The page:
The Russian Countrywoman's Soup
(Potage de Choux a la Paysanne Russe).
Cut in small pieces three pounds of the brisket of beef, and one pound of thin streaky bacon; put these in a stock-pot, add beef stock, and skim it; two hours after, mix with the soup two onions sliced, and sweated in butter; then a spoonful of flour, and a white cabbage cut up, washed and drained; boil these two hours, put into six sausages, which take up again ten minutes afterwards; skim the soup, and serve. This is the common soup of the Russian people.

Russian Imperial Soup
(Potage Russe a l’lmperiale).

Trim in small escalopes a small slice of sturgeon, and throw salt over it; cut in escalopes the fillets of a middling-sized eel and a sole; proceed with the essence and the fish as in the last article; then add to it roots, prepared as for the Julienne; boil it an hour, and pour it into the tureen containing the escalopes of the fish, some small whiting quenelles, with which mingle parsley chopped and blanched; add twelve livers of burbots, and twelve roes of carp dressed in salt and water.

Wednesday, February 25, 2015

Chutney of Alubokhara.

Yesterday’s recipe source, Indian cookery and confectionery (407 recipes) by Mrs. I.R. Dey, published in Calcutta in 1900, included a recipe for ‘chatni’ made with an ingredient which was a mystery to me, so naturally I have to share it with you. You may need to refer back to yesterday’s post for information on the units of measurement.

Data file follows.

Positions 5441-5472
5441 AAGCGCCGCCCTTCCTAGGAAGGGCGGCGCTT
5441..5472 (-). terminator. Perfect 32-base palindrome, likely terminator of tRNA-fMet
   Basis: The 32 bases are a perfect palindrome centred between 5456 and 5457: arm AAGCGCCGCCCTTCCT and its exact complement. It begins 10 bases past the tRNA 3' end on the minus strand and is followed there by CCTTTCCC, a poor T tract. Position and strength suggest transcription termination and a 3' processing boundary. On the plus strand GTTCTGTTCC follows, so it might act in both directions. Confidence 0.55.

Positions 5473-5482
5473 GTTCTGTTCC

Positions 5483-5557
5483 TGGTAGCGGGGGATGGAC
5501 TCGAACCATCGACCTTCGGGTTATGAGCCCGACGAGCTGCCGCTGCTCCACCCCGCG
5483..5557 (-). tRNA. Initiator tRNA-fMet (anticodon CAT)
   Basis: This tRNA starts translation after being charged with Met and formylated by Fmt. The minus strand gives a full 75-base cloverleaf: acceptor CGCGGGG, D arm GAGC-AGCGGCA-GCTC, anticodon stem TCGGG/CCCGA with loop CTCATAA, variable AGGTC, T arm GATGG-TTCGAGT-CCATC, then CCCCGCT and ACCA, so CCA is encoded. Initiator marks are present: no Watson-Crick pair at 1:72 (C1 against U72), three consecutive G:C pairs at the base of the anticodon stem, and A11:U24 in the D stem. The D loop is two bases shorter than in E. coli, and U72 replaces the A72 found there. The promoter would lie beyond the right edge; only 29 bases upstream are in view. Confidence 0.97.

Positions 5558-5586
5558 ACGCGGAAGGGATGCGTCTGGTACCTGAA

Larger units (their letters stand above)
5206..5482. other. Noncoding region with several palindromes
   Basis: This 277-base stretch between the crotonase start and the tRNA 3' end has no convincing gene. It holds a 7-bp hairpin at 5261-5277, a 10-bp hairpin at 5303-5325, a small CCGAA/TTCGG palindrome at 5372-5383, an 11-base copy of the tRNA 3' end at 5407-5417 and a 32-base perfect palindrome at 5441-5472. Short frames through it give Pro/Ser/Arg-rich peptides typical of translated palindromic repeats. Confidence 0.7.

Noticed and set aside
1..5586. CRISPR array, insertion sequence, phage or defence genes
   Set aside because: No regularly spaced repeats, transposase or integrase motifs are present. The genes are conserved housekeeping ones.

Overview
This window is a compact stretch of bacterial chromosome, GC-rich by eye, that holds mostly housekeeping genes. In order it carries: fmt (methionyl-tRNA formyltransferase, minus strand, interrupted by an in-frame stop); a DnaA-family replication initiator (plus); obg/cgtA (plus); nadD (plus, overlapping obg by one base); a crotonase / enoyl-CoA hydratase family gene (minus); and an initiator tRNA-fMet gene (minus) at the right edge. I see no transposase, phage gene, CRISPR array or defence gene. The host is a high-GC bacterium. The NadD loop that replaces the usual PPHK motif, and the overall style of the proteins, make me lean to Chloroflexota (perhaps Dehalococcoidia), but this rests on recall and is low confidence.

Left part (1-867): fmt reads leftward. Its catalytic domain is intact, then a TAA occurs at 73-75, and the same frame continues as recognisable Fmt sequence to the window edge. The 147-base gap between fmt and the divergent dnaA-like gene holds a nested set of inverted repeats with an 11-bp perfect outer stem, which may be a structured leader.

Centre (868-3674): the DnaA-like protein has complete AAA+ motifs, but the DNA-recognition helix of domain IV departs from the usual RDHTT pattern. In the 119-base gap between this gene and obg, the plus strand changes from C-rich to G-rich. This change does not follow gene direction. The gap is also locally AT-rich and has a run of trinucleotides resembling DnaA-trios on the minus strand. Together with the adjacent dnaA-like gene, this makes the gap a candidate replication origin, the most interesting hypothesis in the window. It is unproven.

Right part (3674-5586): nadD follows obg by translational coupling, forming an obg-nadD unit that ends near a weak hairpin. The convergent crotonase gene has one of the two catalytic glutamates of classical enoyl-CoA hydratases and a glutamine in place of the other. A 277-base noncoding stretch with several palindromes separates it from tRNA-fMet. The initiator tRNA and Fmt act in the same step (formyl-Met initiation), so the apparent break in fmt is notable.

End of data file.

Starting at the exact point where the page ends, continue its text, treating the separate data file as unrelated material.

Chatni of Alubokhara.
Wash alubokharas, raisins and dates 1 powa each and keep the raisins and alubokharas under water for about a quarter of an hour in an enamelled pot. Then heat ½ powa of oil and fry a generous pinch of panch-foron and some broken chillies in the oil and then fry a little the alubokharas, raisins and dates in it. Add 3 powas of water and when it boils add 1 powa of sugar, a generous pinch of salt and a little pasted turmeric. Take down when the desired thickness of the soup is reached.

According to the book, alubokhara, is “a sort of prune, brought chiefly from Bokhara.” This Urdu word apparently translates as “potato of Bukhara” – the famous ancient city in what is now Uzbekistan. A little further investigation led me to The Hand-book of the Economic Products of the Punjab (Lahore, 1868)  which has two entries on the fruit:

Dried Prunes, “álu bukhárá” (Prunus bukhariensis)
Selling price at Peshawar, 2 seers 8 chittacks per rupee. They are extensively brought to the plains and can be bought in any bazar.